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The Student News Site of Texas A&M University - College Station

The Battalion

The Student News Site of Texas A&M University - College Station

The Battalion

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One step away
June 8, 2024

Precaution should be taken with next UN human rights commission

It should come as no surprise that an agency of the United Nations is inefficient, mismanaged and corrupt. What is news seems to be that the international body is taking action. The toll of scandal upon scandal, year after year finally convinced the United Nations to abolish the Commission on Human Rights.
Unfortunately, the commission’s proposed replacement appears to be the United Nation’s attempt to rename the entity without reforming it. If the United Nations fails to learn from its past mistakes, there is little doubt that it will doom endangered citizens to endure years under governments that don’t recognize basic human rights.
Simply put, the Commission on Human Rights failed because of its structure and its membership. Without correcting these two monumental errors, the new human rights organization will suffer a similar fate.
The 53 members of the commission met for six weeks every year to evaluate the protection of human rights around the world, according to the commission’s Web site. Given the atrocities that are committed on a daily basis by tyrannical governments, that is too many representatives spending too little time on the subject. Even if something of substance could be accomplished in six weeks, assuming that representatives from 53 countries would be able to agree in sufficient number to motivate action is reckless naivete at best.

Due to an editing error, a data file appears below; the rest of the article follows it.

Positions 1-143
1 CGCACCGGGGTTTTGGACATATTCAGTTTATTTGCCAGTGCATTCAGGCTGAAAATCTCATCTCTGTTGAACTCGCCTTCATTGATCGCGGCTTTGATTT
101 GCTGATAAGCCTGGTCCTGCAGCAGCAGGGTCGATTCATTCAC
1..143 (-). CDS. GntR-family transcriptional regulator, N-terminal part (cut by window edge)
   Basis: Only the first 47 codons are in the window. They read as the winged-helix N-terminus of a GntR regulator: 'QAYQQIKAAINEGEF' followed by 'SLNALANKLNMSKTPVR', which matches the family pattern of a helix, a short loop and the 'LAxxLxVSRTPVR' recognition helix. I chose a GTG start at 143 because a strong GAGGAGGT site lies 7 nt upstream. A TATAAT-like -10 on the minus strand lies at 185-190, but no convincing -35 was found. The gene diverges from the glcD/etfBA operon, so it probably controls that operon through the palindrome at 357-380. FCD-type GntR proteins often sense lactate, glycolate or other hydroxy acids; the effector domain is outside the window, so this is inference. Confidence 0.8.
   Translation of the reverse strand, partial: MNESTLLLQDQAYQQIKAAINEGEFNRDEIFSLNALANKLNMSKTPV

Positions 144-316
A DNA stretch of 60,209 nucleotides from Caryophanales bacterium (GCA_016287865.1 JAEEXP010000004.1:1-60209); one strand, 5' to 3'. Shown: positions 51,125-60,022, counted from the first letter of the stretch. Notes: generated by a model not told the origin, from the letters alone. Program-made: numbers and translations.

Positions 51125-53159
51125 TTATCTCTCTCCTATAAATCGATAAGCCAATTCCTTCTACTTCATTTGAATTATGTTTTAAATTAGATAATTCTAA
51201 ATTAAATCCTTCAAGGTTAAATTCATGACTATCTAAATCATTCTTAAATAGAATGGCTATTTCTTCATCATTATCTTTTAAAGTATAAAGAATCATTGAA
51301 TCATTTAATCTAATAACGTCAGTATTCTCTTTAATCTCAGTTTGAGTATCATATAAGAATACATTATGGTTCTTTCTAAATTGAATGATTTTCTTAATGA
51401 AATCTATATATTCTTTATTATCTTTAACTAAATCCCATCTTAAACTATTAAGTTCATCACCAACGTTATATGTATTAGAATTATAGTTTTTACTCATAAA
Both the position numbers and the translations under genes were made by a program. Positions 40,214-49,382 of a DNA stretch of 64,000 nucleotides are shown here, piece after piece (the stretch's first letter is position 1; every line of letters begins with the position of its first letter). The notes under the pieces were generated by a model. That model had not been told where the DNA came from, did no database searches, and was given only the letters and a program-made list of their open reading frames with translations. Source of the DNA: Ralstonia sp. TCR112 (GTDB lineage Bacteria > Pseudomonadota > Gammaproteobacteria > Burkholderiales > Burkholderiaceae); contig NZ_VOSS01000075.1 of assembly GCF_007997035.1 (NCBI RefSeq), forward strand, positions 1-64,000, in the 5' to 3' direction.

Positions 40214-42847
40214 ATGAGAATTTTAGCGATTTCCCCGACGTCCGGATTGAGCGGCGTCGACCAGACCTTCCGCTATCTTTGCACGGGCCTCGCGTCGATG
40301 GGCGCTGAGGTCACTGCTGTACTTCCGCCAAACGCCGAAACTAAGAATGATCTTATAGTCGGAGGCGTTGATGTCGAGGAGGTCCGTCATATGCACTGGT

Another fatal flaw for the commission was the lack of restrictions regarding membership. Because there was no emphasis placed on each member’s human rights record, rampant abusers like China, Zimbabwe, Sudan and Libya enjoyed all the benefits of membership after being elected by their respective regional neighbors. The fact that communist China has been murdering political and religious dissidents for more than five decades should preclude it from rendering any verdict on another country’s protection of human rights.
In its final days, the commission became a gathering place for the worst of the human rights violators as they used the agency to shield each other from investigation and international condemnation. This travesty was compounded by the fact that each member had the same voting strength. This meant that the credibility of the commission was not enhanced by the presence of countries that have a proven history of defending human rights, like the United States and Great Britain.
Any new organization is destined for a similar demise unless reforms are put in place. First, the body needs to remain in session all year to maintain the scrutiny of human rights violators. Second, the size needs to be greatly diminished if effectiveness is a goal. Limiting the number of members to 25 will increase the importance of being elected to the organization as well as increase the likelihood of reaching consensus.
But most importantly, human rights violators cannot share a table with human rights defenders because it grants some semblance of legitimacy to the oppressors. However, by ostracizing the worst abusers, even if immediate action cannot be taken, it will make a public stand that the representatives of the world’s countries take human rights seriously and will no longer permit the corrupting influence of regimes seeking to hide their atrocities.
While all people may be created equal, policies are not. Treating human rights abusers the same as human rights defenders only prolongs the misery that the victims must endure. If the United Nations is serious about protecting human rights, the new organization must be dramatically improved from the old one. Just changing the label won’t be good enough for the billions that live under repressive regimes.

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